How children become invisible in child protection work: findings from research into day-to-day social work practice

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Colleges, School and Institutes


It is well known that in cases in which abused children have died, social workers and other professionals did not relate to them effectively—the phenomenon now known as the ‘invisible child’. Much less well understood is how often and why such invisibility occurs where there has not been a major inquiry or scandal and this paper draws on research which observed day-to-day encounters between social workers, children and families. In most of the practice, children were seen and related to but, in a small number of home visits, social workers were not child-focused. The paper provides a detailed analysis of those cases and shows how social workers were overcome by the emotional intensity of the work and complex interactions with angry, resistant parents and family friends. Workers were also affected by organisational culture, time limits on their work and insufficient support to enable them to contain their feelings and think clearly. The powerful impact of unbearable levels of complexity and anxiety on social workers requires much greater recognition. Sociological, psycho-dynamic and systemic theories are drawn upon to establish how workers need to be helped to think clearly about children and relate to them in the close, intimate ways that are required to keep them safe.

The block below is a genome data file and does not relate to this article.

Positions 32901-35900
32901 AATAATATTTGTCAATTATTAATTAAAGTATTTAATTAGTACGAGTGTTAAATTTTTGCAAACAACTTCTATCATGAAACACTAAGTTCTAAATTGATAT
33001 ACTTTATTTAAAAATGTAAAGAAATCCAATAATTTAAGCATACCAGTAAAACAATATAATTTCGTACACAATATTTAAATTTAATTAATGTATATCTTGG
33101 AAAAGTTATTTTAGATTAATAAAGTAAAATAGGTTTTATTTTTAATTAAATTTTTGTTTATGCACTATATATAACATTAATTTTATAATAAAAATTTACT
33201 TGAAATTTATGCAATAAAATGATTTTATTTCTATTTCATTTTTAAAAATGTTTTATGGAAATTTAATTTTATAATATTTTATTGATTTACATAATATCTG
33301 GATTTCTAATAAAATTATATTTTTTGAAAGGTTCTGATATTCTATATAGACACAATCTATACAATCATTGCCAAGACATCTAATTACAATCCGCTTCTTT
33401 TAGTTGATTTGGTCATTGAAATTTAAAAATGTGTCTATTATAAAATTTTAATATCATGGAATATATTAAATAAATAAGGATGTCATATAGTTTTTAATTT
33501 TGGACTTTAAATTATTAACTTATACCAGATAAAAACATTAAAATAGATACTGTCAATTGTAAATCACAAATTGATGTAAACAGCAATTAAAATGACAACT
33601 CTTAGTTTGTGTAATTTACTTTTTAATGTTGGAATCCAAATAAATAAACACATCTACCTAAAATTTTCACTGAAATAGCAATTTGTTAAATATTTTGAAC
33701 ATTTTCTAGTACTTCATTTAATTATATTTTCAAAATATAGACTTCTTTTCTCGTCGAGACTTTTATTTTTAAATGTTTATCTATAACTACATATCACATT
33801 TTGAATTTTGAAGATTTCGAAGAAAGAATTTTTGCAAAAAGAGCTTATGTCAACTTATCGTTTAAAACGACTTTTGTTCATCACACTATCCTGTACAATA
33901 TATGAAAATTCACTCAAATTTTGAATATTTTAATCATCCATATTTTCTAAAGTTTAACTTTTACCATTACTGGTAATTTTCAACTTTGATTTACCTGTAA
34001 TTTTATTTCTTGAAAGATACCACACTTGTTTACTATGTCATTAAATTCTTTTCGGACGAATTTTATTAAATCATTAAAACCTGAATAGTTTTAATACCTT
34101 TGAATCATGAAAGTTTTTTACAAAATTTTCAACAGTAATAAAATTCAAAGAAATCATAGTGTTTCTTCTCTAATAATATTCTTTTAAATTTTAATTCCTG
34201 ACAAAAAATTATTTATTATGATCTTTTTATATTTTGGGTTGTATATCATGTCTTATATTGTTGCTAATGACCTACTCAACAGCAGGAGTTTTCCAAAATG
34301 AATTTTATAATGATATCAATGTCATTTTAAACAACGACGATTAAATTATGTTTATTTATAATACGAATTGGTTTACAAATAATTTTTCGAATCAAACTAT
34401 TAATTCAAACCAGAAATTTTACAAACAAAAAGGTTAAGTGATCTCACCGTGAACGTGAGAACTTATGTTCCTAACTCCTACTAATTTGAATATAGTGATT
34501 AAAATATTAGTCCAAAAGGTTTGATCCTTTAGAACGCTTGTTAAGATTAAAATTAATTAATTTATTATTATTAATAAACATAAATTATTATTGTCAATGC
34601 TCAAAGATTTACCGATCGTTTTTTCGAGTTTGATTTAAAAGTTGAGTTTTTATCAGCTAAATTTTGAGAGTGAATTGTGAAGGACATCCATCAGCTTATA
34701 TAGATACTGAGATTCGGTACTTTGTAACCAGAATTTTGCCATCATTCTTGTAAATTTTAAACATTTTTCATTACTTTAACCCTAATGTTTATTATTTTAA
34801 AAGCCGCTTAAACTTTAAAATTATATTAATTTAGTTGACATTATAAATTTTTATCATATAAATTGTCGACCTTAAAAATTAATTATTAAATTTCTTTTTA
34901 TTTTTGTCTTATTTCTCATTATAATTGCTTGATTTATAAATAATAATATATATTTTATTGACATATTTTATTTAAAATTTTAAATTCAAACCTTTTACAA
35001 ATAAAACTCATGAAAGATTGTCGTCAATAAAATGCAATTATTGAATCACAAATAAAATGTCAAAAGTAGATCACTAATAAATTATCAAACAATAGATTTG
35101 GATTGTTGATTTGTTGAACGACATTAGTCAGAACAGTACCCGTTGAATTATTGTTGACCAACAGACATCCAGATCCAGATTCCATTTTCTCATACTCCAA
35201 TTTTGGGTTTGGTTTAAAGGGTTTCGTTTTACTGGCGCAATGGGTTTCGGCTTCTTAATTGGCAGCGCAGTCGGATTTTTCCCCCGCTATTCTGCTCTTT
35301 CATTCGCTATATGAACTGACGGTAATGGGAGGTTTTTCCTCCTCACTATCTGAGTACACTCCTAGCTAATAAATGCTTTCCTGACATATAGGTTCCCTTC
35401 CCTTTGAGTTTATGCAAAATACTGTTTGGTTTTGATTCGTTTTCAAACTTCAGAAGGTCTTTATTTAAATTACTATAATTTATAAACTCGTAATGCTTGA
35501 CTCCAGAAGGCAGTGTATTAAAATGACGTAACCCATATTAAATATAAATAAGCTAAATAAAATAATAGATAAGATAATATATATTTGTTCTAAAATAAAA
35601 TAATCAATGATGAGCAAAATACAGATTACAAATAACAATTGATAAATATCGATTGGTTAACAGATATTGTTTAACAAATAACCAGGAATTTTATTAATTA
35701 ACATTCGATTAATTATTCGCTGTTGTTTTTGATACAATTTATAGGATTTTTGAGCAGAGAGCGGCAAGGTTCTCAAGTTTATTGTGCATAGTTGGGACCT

Original languageEnglish
Pages (from-to)1007–1023
Number of pages17
JournalBritish Journal of Social Work
Issue number4
Publication statusPublished - 28 Jun 2016


  • Child protection, social work practice, psychosocial theory, ethnographic research, child abuse deaths, home visits, emotion